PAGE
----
For years, women have had to adapt their menstrual cycle to their training, not only during the hemorrhagic phase, but during their follicular phase (FP) (before ovulation) or during the luteal phase (LP) (after ovulation). In the first phase (FP) they could be feeling more energetic and enjoy a better overall mood. During the LP phase, some women experience less energy and lower mood (premenstrual symptoms).
Some women have problems performing high intensity workouts just before menses and frequently quit or perform the workouts below the intensity their coach prescribed. These situations can lead to discouragement, training issues with their coaches, and questions (or fear) about whether the athlete will reach their training goals to be ready for competition.
Recent investigations have revealed the physiologic changes that occur during the menstrual phase and how those changes impact the way muscles use fuel during exercise.
In the pre-ovulation follicular phase there is an increase in the use of carbohydrates in the muscle. This means a woman is more likely to burn a lot of carbohydrates during exercise.
Estrogen, a sex hormone that increases in concentration during follicular phase and peaks during ovulation. Estrogen has mood-boosting properties, helping women to perform more activities, including workouts.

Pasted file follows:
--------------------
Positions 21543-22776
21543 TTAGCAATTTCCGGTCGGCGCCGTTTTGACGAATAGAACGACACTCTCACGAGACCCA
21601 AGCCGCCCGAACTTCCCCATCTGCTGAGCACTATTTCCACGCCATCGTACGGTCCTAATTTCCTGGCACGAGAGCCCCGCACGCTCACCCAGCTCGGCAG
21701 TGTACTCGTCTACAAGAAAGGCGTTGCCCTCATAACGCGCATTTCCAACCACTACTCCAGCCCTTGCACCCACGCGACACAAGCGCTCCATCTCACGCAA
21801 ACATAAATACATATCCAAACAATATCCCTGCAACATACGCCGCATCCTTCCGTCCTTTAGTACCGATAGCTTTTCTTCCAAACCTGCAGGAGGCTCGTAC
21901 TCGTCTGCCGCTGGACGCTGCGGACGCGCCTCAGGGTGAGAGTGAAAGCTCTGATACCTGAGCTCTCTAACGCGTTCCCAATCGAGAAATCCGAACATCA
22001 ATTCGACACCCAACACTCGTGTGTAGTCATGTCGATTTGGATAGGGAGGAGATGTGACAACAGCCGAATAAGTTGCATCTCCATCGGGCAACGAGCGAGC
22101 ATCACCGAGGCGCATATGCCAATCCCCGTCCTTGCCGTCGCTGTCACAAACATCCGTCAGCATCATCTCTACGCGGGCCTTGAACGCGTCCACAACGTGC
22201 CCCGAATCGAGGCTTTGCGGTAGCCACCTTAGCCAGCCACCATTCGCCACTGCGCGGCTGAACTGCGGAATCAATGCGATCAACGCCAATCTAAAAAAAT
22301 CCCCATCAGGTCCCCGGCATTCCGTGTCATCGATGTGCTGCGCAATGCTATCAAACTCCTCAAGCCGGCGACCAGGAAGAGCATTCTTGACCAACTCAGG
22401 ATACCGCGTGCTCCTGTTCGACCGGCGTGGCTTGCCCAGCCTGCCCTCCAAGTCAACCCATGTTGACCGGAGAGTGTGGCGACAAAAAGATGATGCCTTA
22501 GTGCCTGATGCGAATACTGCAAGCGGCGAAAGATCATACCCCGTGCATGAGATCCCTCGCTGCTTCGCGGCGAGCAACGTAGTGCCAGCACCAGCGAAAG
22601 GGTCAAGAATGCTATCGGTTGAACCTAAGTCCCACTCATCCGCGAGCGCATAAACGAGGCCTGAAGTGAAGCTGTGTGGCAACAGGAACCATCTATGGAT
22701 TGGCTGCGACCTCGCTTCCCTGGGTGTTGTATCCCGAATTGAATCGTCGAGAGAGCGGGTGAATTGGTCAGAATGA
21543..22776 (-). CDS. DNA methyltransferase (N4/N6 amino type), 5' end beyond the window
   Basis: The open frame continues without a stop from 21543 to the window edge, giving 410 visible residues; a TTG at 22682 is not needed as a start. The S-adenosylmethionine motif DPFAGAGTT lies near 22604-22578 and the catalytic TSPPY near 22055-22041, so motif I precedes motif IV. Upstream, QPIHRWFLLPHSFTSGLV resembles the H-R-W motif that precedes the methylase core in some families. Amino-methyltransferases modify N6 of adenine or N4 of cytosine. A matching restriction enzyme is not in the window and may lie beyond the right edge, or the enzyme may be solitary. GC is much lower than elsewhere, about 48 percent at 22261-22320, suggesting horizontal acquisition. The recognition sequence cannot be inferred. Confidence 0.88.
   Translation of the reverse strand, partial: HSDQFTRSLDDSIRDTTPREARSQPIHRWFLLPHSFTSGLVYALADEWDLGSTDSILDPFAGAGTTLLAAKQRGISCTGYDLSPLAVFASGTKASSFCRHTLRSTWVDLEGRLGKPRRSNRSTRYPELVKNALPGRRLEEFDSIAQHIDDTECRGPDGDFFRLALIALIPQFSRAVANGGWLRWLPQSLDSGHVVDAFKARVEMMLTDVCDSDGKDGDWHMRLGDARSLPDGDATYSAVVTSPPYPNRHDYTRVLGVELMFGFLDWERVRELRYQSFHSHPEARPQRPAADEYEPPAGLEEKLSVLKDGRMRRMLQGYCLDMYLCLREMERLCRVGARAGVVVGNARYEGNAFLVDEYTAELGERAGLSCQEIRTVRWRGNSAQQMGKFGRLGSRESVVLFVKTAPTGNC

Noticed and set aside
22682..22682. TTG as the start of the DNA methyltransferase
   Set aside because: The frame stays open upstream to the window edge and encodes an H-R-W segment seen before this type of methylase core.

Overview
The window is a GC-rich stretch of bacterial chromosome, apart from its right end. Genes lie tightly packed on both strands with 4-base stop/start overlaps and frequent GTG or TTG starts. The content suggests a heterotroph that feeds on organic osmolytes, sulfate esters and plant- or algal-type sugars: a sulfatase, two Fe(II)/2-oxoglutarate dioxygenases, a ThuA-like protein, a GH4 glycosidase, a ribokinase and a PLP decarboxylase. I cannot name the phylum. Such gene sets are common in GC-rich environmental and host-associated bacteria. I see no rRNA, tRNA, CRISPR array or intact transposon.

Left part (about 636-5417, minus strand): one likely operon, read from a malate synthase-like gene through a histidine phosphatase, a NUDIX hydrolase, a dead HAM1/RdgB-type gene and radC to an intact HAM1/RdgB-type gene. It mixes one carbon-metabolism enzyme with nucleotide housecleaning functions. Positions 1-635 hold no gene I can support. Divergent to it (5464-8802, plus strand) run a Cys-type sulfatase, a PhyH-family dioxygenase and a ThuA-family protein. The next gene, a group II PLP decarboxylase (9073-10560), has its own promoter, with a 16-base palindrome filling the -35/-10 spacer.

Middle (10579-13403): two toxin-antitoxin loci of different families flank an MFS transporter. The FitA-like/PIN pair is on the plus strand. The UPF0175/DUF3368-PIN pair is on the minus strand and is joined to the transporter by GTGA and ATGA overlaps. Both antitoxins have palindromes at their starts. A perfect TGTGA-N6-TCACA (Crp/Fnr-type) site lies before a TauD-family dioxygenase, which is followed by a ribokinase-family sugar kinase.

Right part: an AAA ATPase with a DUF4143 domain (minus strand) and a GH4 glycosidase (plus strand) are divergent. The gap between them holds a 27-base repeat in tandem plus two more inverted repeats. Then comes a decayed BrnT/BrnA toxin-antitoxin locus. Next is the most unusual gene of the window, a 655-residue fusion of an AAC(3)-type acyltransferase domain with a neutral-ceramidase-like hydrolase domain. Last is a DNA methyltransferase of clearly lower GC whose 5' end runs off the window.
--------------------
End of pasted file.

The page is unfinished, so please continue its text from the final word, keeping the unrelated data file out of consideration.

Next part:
During the luteal phase after ovulation, the use of carbohydrates as fuel is lower than the follicular phase. Insead, muscles tend to burn more fats as a fuel source. Progesterone, another sex hormone, increases in concentration after ovulation and peaks a few days before menses.
Knowing this information, coaches can modify, select intensity, and adapt workouts to the different phases of the menstrual cycle to help their female athletes reach peak training and racing potential.
High intensity interval workouts that rely on carbohydrates as fuel source could be prescribed during follicular phase and up to 4-5 days after ovulation. The better mental disposition to physical activity that occurs in this phase will help athletes perform these types of intense workouts. Two weeks of increasing strength training can be prescribed in this phase with better results.
During the luteal phase, lower intensity (up to 65% of max intensity) endurance workouts that use fats as fuel source, should be prescribed. The body will naturally utilize more fat as fuel during this phase. Long aerobic endurance training and maintenance as well as non-progressive strength training should be prescribed during this phase.
Contact a certified coach to talk about how to adapt your training plan to your menstrual cycle so you can take advantage of these phases and see better results from your training!